HSA Administration

HSA Administration

A health savings account (HSA) is an individually owned tax-favored account that allows consumers to pay for qualified health care expenses.

A HSA must be coupled with a high-deductible health plan (HDHP) to receive the tax advantages allowed by the IRS. Premiums associated with a HDHP should be lower than a traditional plan, allowing employees to capture the savings to fund an HSA. Similar to a 401(k) savings plan, individuals can make tax-deductible contributions into an HSA and the account can earn interest tax-free. HSA funds can be used for any qualified out-of-pocket medical expense. The most common uses of a HSA are deductible payments and prescription drug expenses. Once the deductible is met, the health plan begins paying some or all covered expenses, depending on the plan selected.
 
Who is eligible to participate in a HSA?

In general, to be eligible for a HSA you must meet the following criteria:
  • You must be covered under a qualified HDHP and not be covered under any other health plan.
  • You cannot be enrolled in Medicare.
  • You cannot be claimed as a dependent on someone else’s tax return.
 
Why choose a HSA?

There are a variety of compelling reasons to choose a HSA, including:
  • The funds deposited into a HSA can reduce income taxes, similar to the money that is saved in a qualified retirement plan.
  • By combining a HSA with a qualified HDHP, you can reduce your insurance premiums.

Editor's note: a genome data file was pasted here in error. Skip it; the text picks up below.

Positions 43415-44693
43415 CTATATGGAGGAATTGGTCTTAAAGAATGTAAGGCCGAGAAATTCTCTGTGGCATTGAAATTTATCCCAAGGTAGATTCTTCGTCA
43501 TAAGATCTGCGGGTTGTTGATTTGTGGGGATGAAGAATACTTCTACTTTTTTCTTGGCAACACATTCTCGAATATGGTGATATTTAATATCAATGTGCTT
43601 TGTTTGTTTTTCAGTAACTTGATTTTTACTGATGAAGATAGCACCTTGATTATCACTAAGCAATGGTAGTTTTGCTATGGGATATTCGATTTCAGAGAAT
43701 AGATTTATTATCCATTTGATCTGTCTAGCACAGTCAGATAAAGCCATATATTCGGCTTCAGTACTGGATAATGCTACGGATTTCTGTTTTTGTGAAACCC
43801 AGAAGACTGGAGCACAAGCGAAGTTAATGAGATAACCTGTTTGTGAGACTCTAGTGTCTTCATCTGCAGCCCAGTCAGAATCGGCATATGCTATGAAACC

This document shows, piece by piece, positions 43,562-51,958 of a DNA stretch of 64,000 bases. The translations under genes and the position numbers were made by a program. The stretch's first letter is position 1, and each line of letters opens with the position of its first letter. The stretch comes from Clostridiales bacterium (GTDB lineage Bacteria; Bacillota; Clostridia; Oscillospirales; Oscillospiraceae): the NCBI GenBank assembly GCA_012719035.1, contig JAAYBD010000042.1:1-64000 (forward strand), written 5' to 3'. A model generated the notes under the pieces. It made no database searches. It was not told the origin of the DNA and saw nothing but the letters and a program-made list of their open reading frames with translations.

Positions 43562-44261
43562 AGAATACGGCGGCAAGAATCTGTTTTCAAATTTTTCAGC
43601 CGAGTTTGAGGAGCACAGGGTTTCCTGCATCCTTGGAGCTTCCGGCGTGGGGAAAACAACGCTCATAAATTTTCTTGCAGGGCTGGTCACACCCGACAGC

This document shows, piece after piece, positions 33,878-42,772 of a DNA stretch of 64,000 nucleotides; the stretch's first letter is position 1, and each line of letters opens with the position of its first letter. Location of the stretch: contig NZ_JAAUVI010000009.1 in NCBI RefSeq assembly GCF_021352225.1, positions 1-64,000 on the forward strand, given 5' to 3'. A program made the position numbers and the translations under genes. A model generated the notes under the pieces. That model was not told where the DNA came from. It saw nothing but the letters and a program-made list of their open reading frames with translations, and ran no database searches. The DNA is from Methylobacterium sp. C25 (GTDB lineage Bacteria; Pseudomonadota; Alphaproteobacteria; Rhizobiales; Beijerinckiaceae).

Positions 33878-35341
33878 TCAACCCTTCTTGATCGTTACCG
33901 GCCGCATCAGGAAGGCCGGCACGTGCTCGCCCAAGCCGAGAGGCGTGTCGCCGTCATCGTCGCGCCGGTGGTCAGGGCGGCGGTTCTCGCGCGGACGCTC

• Funds in the HSA grow tax-deferred and the account belongs to account holder for life.
  • HSA funds can be withdrawn tax-free to pay for a variety of qualified medical expenses, many of which are not covered by traditional health insurance plans (including dental visits, prescription drugs, eyeglasses, contact lenses and chiropractor visits).
 
How much can I contribute to a HSA?

The U.S. Treasury Department establishes annual contribution limits and minimum deductible amounts for HSAs and HSA-qualified health plans, which are adjusted each year for inflation. The 2016 limits are as follows:
  • The maximum annual HSA contribution for self-only HDHP coverage is $3,350.
  • The maximum annual HSA contribution for family HDHP coverage is $6,750.
  • Age 55 catch-up contributions will continue to be at $1,000.
  • The minimum HDHP deductible is $1,300 for self-only coverage and $2,600 for family coverage.
  • The annual maximum for HDHP out-of-pocket expenses (deductibles, co-payments and other amounts) is $6,550 for self-only coverage and $13,100 for family coverage.